Queen urged 'gift' Milton Keynes' Hodge Lea centre to community
The Queen has been asked to "gift" an empty community centre back to the people after they found out she owns it.
The Milton Keynes centre reverted to Crown Estate ownership because of an "obscure legal rule", when its previous owners went bankrupt.
Hodge Lea has been empty for a number of years, and a councillor has asked the Queen to intervene to reopen it.
The Crown Estate said it was assessing how the matter can be "progressed".
Milton Keynes Council, which passed the building to the now bankrupt residents' association, initially discovered it would have to pay the estate £5,000 to get the freehold of the building back.
This prompted Labour councillor Robert Middleton to write to the Queen.
"Residents were working hard to get the meeting place back in action but then we hit a hurdle," said Mr Middleton.
"Unfortunately on [the residents' association's] bankruptcy, it transferred through a really obscure legal rule to The Crown Estate and that's where it remains."
The law states that if freehold land becomes ownerless in the UK, it can pass into the ownership of the monarch in a process called "escheat".
It can only pass back into private ownership if the Crown Estate agrees to sell a new freehold to a new owner.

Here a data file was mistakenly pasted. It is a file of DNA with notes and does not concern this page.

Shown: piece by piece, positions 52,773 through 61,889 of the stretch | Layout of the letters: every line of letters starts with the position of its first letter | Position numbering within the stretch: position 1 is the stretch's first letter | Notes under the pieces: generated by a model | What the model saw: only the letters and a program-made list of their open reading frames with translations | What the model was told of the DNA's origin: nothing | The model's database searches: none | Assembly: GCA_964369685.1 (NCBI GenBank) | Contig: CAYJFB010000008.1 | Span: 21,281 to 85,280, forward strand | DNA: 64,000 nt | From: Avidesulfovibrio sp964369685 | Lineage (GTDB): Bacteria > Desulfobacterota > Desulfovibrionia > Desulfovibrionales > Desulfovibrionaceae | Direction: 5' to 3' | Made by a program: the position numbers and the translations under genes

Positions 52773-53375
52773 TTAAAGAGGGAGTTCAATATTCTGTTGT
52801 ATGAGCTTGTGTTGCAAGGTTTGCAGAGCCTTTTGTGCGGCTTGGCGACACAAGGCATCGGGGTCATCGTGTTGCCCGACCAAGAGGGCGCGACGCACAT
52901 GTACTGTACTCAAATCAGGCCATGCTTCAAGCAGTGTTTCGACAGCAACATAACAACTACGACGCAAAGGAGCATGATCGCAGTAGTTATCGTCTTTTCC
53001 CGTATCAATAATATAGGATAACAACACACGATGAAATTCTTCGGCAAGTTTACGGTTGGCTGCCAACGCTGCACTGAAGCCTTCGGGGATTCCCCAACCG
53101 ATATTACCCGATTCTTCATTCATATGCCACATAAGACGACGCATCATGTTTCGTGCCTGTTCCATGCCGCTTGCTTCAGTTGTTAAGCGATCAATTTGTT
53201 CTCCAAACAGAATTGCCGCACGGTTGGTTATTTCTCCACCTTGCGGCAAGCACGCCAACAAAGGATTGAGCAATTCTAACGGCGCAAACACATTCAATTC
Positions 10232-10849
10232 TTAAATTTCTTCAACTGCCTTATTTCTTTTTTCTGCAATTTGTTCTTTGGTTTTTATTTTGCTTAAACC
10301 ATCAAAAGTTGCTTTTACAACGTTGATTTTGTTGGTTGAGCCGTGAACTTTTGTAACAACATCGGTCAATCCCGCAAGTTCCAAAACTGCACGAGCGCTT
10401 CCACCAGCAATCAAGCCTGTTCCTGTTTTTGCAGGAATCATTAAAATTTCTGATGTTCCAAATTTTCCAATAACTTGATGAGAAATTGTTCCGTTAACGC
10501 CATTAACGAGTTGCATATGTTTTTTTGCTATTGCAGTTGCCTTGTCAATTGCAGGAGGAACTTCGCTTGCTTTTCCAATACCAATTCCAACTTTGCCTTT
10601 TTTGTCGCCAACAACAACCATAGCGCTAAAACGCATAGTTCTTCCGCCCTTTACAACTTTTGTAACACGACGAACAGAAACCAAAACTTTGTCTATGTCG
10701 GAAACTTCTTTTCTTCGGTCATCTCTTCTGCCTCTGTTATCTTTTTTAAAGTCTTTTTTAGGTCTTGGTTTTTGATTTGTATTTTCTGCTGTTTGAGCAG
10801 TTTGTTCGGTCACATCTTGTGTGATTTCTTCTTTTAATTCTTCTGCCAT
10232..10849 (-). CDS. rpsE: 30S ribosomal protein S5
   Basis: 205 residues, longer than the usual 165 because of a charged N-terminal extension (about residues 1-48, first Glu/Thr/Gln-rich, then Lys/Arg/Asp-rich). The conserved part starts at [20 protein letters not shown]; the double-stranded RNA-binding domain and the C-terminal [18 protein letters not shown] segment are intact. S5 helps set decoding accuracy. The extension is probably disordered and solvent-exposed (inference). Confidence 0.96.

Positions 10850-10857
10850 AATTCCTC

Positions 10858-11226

Mr Middleton said residents would have to pay "about £10,000" including legal costs "just to get our hands on" the centre, and then raise at least £25,000 to get it refurbished.
He said he had written to the Queen asking for the the building to be "gifted back" to the community.
'Dialogue with councils'
"I already have a lot of people expressing an interest in running it and as soon as it is open we can get some really exciting things going on," he said.
"She can come and have some tea and cake when we reopen it."
A spokesman for The Crown Estate confirmed it had been contacted by Milton Keynes Council to ask if it would sell the community centre to the Wolverton and Greenleys Town Council.
A statement read: "We have opened a dialogue with both councils to see if this matter can be progressed further."
It added that while the property it managed belonged to the monarch "in right of the Crown", it was not the Queen's private property.
She therefore cannot buy or sell any of The Crown Estate's assets and has no voice in its management.